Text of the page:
Played 3S for a long, long time. Learned most of what I know from it and always try my best to retain the 3S mindset in every fighting game.
In regards to SFV, it’s no secret on this forum that I do not at all consider SFV to be a very good game at this point. However, in comparing to 3S, the best I can say is… I think if you were to take all of the flaws and garbage in SFV and brush them aside, you might underneath it find a hint of SF3. Not Third Strike though, I feel like SFV if it played more at it’s core elements, would feel (currently) like New Generation than 3S. That’s not particularly a compliment, as NG is not a very good game, but it’s basic elements would be fitting for an SFV comparison.
I tried really hard to like SFV, but the more I played it, the more I realized it was just not fun. All of the things I find flawed, while in isolation would not bother me, are so abundant that it just culminates into a very unsatisfying experience. There was a time after I was done with SFV that I went back and played 3S after not playing it for about a year, and I was just blown away by how easy it was to whiff punish, react to everything, control my space – if I wanted to keep someone out, I could. SFV is just too random and restrictive for me.
If you haven’t already read my complaints about SFV, I’ll quickly write a few…
- Input Delay/Leniency/Buffer
- Hitboxes designed by robots, with an emphasis on hurtboxes, which completely destroys move interaction and move priority (button priority is different). It is rare to even have moves with hitboxes extending beyond the hurtbox (especially in the air). Aerial hurtboxes are universal and don’t match anyone’s jump animation.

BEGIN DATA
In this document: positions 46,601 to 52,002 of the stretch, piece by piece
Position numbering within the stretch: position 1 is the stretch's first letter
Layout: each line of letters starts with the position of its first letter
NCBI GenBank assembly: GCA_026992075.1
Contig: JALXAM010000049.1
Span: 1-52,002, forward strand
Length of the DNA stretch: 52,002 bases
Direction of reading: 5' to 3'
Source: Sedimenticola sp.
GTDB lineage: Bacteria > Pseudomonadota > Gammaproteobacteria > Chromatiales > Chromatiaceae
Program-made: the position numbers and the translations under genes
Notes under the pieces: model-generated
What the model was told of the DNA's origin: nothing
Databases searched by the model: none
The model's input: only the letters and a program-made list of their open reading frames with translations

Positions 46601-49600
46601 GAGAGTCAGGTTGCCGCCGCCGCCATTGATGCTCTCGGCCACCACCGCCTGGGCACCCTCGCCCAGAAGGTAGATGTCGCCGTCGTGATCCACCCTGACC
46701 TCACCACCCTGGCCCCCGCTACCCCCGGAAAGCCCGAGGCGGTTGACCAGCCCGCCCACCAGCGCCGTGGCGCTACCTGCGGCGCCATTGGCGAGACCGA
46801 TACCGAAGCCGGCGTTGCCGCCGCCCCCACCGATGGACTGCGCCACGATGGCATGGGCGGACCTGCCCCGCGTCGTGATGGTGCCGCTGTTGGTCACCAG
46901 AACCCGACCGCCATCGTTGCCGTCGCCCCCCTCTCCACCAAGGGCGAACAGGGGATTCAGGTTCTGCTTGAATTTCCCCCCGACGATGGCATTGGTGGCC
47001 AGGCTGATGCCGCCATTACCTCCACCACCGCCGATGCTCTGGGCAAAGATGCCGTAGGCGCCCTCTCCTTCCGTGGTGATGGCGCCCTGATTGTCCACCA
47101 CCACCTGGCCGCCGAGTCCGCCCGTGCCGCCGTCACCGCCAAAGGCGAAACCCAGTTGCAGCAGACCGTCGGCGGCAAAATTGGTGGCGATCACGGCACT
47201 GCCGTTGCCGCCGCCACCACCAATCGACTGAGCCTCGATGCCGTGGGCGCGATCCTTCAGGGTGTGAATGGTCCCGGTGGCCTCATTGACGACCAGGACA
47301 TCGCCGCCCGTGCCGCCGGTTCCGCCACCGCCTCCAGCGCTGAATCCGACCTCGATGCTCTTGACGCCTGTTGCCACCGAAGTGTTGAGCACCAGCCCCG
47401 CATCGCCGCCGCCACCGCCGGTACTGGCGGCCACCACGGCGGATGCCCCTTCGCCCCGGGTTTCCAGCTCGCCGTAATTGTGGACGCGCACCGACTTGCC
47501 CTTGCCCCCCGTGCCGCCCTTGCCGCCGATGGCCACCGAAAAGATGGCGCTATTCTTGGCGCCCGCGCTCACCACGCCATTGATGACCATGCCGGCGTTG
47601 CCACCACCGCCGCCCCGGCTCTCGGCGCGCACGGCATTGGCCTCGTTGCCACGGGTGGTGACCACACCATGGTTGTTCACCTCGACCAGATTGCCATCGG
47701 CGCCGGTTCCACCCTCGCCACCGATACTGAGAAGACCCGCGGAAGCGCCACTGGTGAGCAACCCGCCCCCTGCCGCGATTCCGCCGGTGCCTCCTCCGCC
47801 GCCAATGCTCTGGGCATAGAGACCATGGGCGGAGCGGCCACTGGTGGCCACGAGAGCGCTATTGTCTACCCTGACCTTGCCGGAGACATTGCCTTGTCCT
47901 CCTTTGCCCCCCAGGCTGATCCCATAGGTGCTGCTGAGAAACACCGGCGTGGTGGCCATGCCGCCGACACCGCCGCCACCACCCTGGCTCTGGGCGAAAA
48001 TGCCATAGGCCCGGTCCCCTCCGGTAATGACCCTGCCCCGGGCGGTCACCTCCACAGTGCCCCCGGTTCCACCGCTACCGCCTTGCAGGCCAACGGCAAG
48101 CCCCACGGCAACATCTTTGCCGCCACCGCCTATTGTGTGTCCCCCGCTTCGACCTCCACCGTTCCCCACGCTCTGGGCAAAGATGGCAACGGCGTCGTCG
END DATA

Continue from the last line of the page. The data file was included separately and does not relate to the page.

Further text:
- Frame data by virtue of the input buffer is formulaic and results in excessive repetition in matches
- No active frames
- Slow throws
- Entire V-System does not interact with itself in anyway that could be called organic and are very bland in most cases
- VTs are essentially comeback mechanics with strength comparable to ultras, and perhaps arguably even more poorly designed
- Meter building for both bars is completely ass-backwards.
- Weak character options and character move variety
- Arbitrary removal of any form of complexity
- Restrictive juggle system
And so on…
It really is an endless list. The end result is that SFV is a game where everyone plays in similar ranges, with weak buttons, with the constant threat of various committal things like jumping, dashing, or random buttons, preventing you from playing efficiently. You don’t have a space to play at, nor the reaction speed to defend against it, so every action you take is a ridiculous risk because of that. There is a reason Daigo for the longest time tried to play the reactionary game, and it was my train of thought as well, and it’s essentially this…
In 3S, the entire point of the game is to force your opponent to take a risk, so you can punish it. 3S is a game of punishment. How good your opponent is, makes it especially harder to push them to the point of taking a risk. In SFV however, people take risks, constantly. You don’t have to make them do it, you don’t have to form an immaculate offense or a great footsie game, they will take risks – always. If you could just react to it and punish them for it, you could win every time. I know Daigo was seeing it too, this was very clear in S1, where he kept seeing how even the best players would take risks, so he thought… “If I just sit and block, and be super respectful, eventually they WILL give me something to punish.”
And it’s true, they do. It’s just, with the delay, and really awkward slow throws that coincide with most medium normals, the lack of any defensive options – it’s hard to react in SFV in neutral and on the first initial wake-up sequence it is just rock-paper-scissors. Ideally it’s the best way to play right now with how people are playing, but it’s just not possible. SFV does not reward consistent play, it rewards going balls to the wall crazy.